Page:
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(4 classifications) (19 resources)

Weather forecasting

Canada. (1)
Databases (2)
Software (8)
United States (14)

View Resource Environment Canada

Environment Canada's Web server (English and French) includes Canada's climate and meteorological data updated daily, monthly, and seasonally. Forecasts, maps, satellite images, and weather service modernization information is available.
View Resource 1999 Hurricane Season: Are Predictions Proving True?

Hurricane researchers around the country are expecting 1999 to be an unusually active hurricane season. Though still early in the mid-August through October season, the North Atlantic has already seen two tropical storms (Arlene and Emily) and three hurricanes (Bret, Cindy, and Dennis). While Hurricane Bret struck land in a rural portion of South Texas, and Dennis flirted with the coasts of North...
View Resource National Severe Storms Laboratory

The National Oceanic and Atmospheric Administration (NOAA) (mentioned in the November 11, 1998 Scout Report) sponsors the National Severe Storms Laboratory. The primary goal of this Environmental Research Laboratory is to improve short-term predictions of hazardous weather events such as blizzards, ice storms, and tornadoes. Ongoing research conducted in the Stormscale (SRAD) and Mesoscale (MRAD)...
View Resource Health, Climate and Infectious Disease: A Global Perspective

This new report (.pdf format) from the American Academy of Microbiology Critical Issues Colloquia Program examines "the combined advances in microbiology, meteorology, climatology, epidemiology, oceanography, ecology, medicine and space science that are shedding light on the intricate connections between weather, oceans and emerging and re-emerging diseases." The report assesses progress and makes...
View Resource The Return of El Nino

Recent observations have suggested the return of the phenomenon El Nino, which potentially can cause severe abnormalities in weather patterns around the world, as it did in 1997-1998. An article from describes El Nino, the 3,000 mile long and growing streak of warm water in the Pacific Ocean that satellites have detected, and also mentions the advisory that the National Oceanic and...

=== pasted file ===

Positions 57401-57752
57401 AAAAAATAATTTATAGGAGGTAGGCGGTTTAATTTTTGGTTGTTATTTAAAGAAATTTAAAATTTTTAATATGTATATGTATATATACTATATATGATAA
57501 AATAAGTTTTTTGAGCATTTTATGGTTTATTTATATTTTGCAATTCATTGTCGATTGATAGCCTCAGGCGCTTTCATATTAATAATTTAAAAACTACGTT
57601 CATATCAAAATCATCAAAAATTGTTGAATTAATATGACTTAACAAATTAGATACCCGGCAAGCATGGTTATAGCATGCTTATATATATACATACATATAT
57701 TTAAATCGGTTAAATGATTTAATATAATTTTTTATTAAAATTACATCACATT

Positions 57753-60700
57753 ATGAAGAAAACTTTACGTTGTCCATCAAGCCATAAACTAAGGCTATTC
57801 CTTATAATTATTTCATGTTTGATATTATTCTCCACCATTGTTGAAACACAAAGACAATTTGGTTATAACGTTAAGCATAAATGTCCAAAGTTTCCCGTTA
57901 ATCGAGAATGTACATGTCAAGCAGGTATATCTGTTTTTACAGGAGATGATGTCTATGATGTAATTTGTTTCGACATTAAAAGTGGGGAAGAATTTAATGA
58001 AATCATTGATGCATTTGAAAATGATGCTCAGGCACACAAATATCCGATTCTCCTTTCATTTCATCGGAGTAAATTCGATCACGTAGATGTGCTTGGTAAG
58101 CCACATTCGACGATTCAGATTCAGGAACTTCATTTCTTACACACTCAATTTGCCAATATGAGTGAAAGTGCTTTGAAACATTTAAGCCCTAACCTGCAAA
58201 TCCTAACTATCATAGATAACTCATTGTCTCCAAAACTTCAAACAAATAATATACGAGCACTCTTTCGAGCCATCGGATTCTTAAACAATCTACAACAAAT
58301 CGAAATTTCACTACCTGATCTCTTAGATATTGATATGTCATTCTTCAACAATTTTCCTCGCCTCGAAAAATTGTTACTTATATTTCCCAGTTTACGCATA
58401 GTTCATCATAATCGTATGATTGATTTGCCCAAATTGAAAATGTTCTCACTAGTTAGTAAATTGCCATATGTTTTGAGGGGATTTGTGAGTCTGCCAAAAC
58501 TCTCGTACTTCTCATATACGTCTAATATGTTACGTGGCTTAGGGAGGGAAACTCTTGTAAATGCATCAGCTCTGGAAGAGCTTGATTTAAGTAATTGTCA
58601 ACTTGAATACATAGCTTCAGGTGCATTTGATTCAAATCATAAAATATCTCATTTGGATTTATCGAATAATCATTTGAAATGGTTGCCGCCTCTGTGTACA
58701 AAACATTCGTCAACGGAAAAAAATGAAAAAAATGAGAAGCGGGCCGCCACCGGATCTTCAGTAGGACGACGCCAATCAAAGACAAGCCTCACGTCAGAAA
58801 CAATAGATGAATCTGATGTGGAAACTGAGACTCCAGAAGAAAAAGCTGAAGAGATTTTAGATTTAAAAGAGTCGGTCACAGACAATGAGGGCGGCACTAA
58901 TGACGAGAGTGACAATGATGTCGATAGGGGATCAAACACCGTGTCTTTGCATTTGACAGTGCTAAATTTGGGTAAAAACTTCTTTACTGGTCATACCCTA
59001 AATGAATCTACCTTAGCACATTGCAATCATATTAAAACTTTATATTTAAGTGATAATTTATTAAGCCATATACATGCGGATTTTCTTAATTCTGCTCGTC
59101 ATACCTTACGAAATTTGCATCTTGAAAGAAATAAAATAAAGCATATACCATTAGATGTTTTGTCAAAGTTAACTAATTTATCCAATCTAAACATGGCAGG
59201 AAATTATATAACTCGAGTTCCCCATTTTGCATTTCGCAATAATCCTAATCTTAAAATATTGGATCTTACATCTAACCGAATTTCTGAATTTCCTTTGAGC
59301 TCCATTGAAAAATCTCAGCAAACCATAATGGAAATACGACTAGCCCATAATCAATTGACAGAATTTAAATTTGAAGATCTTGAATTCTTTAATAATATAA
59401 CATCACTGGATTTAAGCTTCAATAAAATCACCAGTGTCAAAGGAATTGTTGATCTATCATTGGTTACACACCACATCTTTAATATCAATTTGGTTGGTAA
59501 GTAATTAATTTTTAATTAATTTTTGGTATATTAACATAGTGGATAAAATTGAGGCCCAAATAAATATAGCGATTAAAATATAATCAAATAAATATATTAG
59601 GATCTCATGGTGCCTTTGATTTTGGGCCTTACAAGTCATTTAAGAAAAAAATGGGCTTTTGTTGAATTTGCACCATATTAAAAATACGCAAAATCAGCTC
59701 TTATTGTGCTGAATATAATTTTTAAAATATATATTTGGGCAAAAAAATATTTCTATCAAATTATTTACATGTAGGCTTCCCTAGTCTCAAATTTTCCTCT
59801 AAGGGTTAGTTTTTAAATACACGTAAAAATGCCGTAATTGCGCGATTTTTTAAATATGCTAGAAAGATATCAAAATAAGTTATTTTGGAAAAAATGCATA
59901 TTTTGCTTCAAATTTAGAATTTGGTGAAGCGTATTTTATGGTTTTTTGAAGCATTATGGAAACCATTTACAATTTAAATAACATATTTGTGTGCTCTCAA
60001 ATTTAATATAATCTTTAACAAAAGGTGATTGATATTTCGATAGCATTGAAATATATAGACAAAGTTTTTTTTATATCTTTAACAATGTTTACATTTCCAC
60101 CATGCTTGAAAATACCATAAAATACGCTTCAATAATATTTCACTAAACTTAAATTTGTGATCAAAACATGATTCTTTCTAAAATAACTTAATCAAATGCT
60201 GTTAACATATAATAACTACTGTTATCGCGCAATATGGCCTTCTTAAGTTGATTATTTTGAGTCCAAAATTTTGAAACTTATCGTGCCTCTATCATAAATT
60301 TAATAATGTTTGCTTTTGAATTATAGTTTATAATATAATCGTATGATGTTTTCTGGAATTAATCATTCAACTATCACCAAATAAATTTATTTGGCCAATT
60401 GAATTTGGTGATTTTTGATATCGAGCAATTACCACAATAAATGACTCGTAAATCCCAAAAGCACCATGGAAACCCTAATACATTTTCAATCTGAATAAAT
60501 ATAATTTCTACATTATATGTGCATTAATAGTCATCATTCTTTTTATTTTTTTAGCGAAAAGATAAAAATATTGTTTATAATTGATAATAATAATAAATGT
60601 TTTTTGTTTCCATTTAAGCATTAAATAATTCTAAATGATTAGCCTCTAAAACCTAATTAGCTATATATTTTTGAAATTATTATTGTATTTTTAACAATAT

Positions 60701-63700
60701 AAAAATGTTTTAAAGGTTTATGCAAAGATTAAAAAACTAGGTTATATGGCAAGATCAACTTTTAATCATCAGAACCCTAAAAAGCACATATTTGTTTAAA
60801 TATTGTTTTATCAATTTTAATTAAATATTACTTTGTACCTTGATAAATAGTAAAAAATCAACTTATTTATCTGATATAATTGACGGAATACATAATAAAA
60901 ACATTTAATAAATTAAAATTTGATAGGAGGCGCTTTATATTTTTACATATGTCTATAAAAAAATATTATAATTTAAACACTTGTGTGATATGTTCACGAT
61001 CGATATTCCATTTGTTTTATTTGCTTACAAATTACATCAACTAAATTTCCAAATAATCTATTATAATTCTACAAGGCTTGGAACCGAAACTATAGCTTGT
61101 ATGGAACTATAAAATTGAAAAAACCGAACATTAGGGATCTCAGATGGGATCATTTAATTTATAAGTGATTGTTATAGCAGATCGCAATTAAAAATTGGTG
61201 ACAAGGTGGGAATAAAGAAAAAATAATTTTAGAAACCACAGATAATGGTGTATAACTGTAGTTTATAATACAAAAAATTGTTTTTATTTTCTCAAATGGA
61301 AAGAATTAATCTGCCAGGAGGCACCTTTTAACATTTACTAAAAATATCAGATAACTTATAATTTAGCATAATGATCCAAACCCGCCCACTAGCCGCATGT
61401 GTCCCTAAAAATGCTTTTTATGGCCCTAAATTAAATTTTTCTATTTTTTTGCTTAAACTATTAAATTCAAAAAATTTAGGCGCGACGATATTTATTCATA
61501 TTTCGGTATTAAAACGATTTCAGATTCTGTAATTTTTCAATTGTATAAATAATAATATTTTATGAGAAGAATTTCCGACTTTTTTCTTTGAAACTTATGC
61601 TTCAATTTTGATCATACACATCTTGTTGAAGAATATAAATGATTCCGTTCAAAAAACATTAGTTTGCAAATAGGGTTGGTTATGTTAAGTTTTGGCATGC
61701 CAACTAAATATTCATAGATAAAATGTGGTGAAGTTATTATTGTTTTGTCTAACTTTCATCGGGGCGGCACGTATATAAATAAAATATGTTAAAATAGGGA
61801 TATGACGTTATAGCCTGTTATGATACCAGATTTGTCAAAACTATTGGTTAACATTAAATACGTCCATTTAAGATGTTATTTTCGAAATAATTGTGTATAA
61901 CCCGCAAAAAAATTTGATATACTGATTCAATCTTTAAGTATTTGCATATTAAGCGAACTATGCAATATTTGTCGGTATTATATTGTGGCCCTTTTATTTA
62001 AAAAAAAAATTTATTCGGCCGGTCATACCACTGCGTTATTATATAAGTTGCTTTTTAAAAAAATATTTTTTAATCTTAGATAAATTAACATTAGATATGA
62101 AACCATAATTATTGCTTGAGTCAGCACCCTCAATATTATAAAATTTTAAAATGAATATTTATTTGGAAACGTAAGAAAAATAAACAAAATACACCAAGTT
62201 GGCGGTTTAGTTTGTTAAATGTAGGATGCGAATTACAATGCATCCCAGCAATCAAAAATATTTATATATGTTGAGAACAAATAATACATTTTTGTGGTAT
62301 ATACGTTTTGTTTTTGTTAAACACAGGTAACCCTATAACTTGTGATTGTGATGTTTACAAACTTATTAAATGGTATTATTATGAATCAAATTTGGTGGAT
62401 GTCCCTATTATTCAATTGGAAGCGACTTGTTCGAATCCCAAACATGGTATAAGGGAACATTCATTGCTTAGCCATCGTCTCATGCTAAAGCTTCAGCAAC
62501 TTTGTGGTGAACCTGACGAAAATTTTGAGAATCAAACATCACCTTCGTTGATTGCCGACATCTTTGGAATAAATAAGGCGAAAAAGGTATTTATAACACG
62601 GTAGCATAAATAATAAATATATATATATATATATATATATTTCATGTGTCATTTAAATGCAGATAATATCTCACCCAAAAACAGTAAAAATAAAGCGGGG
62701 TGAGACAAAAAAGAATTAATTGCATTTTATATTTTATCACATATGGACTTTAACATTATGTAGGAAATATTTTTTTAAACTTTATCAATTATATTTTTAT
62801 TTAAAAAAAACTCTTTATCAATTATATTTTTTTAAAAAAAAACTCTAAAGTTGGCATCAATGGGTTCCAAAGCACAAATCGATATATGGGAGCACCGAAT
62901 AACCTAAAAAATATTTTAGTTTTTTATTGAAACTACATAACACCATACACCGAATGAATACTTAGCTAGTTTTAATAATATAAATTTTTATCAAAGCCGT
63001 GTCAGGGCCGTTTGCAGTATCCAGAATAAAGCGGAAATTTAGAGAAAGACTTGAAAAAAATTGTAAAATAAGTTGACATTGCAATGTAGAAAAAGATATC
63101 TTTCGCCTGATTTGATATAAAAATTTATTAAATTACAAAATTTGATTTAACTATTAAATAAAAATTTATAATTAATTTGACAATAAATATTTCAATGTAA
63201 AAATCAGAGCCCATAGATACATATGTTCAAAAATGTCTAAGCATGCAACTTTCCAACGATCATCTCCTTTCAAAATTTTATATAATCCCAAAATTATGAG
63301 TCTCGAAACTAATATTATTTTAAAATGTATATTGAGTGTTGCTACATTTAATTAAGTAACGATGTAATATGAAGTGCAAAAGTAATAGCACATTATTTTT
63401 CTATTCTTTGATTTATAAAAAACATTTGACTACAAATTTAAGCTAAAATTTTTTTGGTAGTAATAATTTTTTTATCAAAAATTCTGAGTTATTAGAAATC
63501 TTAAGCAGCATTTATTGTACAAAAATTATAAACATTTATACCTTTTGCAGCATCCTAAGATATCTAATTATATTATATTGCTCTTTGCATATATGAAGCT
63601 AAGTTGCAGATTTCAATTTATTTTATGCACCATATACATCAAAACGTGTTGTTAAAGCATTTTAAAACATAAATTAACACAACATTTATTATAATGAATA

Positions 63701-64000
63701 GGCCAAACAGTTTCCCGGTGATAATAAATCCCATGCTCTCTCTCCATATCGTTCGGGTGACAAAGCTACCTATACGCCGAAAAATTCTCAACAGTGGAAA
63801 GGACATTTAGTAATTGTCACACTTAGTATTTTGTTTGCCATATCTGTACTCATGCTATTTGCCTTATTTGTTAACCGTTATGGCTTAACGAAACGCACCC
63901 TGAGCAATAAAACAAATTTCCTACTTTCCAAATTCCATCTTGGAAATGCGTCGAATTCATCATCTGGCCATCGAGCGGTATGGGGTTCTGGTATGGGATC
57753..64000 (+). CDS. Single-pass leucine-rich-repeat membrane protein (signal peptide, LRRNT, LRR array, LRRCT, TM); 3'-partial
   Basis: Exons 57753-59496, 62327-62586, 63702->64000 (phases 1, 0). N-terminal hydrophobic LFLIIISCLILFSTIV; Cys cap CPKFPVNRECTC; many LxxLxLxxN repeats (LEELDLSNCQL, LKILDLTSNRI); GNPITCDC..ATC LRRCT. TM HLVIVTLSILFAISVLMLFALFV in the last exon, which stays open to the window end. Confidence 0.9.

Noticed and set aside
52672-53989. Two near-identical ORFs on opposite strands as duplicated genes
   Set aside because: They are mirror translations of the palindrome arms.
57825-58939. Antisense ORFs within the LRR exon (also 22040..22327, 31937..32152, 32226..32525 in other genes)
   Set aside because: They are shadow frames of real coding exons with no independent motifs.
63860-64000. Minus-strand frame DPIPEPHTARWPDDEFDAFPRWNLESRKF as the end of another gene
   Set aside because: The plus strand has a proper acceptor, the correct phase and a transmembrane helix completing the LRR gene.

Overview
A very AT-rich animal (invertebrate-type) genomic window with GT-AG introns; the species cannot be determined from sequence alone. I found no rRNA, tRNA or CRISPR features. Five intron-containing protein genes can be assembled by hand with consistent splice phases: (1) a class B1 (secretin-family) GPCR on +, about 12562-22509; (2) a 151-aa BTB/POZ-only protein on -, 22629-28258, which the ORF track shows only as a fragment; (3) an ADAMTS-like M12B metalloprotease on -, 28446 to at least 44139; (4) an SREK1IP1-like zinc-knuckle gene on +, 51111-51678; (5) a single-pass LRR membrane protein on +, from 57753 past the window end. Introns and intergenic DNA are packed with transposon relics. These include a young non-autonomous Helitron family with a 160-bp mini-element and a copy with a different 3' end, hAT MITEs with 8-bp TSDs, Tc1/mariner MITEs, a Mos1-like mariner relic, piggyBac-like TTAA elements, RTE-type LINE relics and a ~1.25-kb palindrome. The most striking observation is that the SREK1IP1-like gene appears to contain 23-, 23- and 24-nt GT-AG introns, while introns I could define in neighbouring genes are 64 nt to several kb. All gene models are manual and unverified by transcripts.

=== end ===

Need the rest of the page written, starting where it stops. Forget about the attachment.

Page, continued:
View Resource UM Weather

Sponsored by The Weather Underground at the University of Michigan at Ann Arbor, UM Weather bills itself as the "Internet's premier source of weather information." The site offers several general audience tools such as the Fast Forecast for any city in the US, ski weather, and weather cams. But, it also provides access to over two dozen weather software packages, a new computer model forecasts...
View Resource WeatherPop for Mac

Weather Pop is a small application that allows users to receive up-to-the-minute weather information for up to three US cities from the National Weather Service. WeatherPop is also fully customizable, as users can select weather update frequency, temperature display color, preferred weather information source, humidity, visibility, barometer, and other options. WeatherPop is fully compatible with...
View Resource Hurricane: Storm Science

The Miami Museum of Science educational Web site provides a fun and interactive page called Hurricane: Storm Science. The main page consists of a clickable illustration that includes a Inside a Hurricane link where kids can learn what hurricanes are, how they form, and how to understand a radar image; see a cutaway picture of a hurricane; and more. The weather instruments page lets students...
View Resource The Science of Spring

This Topic in Depth explores the Web's offering related to the science of the spring season. The first site -- Seasons, Equinoxes, Solstices, and Climate (1) -- is offered by Assistant Professor of Physics and Astronomy, Eric G. Blackman of the University of Rochester. Visitors can learn how the earth's axis and orbit causes the seasons and what the equinox and solstice are, as well as about...
View Resource Indigenous Weather Knowledge

Produced by the Commonwealth Bureau of Meteorology, this Web site exhibits seasonal weather calendars created by Indigenous people thousands of years ago. The site first discusses the Aboriginal people in Australia and their methods for dealing with past climate changes. Studying the calendars, users will notice that Indigenous people dealt with climate on a local scale and recognized a varying...
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